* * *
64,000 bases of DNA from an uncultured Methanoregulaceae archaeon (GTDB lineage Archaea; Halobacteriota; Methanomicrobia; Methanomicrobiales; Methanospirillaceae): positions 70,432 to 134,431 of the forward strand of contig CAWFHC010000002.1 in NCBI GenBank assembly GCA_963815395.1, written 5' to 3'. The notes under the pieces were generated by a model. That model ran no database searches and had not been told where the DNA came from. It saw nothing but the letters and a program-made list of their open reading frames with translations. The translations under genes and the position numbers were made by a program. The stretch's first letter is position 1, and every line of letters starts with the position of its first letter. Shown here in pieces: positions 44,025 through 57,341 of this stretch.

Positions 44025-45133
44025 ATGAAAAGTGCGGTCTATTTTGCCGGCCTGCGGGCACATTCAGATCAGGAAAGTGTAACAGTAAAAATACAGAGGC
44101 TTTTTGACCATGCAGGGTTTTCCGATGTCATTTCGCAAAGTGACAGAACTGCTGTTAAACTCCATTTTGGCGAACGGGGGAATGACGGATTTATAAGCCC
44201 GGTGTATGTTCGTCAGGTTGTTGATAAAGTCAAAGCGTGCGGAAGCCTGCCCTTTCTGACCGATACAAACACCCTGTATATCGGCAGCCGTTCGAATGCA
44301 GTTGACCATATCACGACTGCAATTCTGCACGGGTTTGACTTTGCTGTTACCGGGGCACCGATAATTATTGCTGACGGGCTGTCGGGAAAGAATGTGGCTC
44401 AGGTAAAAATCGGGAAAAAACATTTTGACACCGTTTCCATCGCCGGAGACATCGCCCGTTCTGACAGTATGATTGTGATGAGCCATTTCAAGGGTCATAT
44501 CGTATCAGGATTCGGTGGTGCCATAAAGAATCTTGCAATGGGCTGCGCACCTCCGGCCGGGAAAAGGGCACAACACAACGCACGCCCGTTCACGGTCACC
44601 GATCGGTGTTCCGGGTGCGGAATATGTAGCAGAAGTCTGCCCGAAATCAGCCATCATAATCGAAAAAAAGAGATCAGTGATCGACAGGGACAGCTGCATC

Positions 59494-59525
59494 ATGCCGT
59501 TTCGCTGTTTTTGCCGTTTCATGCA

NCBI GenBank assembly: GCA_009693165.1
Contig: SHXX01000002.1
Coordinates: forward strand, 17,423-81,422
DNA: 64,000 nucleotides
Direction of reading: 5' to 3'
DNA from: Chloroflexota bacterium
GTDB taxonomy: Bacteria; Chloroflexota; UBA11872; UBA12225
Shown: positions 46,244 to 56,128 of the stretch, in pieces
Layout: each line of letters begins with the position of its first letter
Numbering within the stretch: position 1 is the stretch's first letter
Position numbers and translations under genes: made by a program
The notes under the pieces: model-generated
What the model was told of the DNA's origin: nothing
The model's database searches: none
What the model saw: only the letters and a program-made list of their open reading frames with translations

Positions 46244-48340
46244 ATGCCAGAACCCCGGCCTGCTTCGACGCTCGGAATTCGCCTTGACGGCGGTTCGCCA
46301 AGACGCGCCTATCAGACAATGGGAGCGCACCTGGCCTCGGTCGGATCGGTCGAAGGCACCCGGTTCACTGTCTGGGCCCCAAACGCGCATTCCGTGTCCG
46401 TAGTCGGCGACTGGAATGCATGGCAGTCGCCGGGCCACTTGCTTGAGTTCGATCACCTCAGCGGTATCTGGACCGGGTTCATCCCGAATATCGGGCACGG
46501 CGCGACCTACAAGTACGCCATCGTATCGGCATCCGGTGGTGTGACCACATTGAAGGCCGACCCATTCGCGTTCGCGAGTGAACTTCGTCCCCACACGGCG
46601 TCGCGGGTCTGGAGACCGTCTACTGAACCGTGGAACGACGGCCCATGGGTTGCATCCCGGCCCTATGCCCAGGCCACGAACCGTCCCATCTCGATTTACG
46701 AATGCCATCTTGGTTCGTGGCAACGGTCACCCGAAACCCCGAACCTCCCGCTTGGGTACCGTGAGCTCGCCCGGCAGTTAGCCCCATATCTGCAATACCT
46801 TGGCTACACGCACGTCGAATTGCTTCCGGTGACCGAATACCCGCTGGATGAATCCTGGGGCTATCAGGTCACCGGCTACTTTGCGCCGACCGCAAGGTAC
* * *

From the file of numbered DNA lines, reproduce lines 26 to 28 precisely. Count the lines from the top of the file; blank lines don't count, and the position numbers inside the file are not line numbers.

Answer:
The model's database searches: none
What the model saw: only the letters and a program-made list of their open reading frames with translations

Positions 46244-48340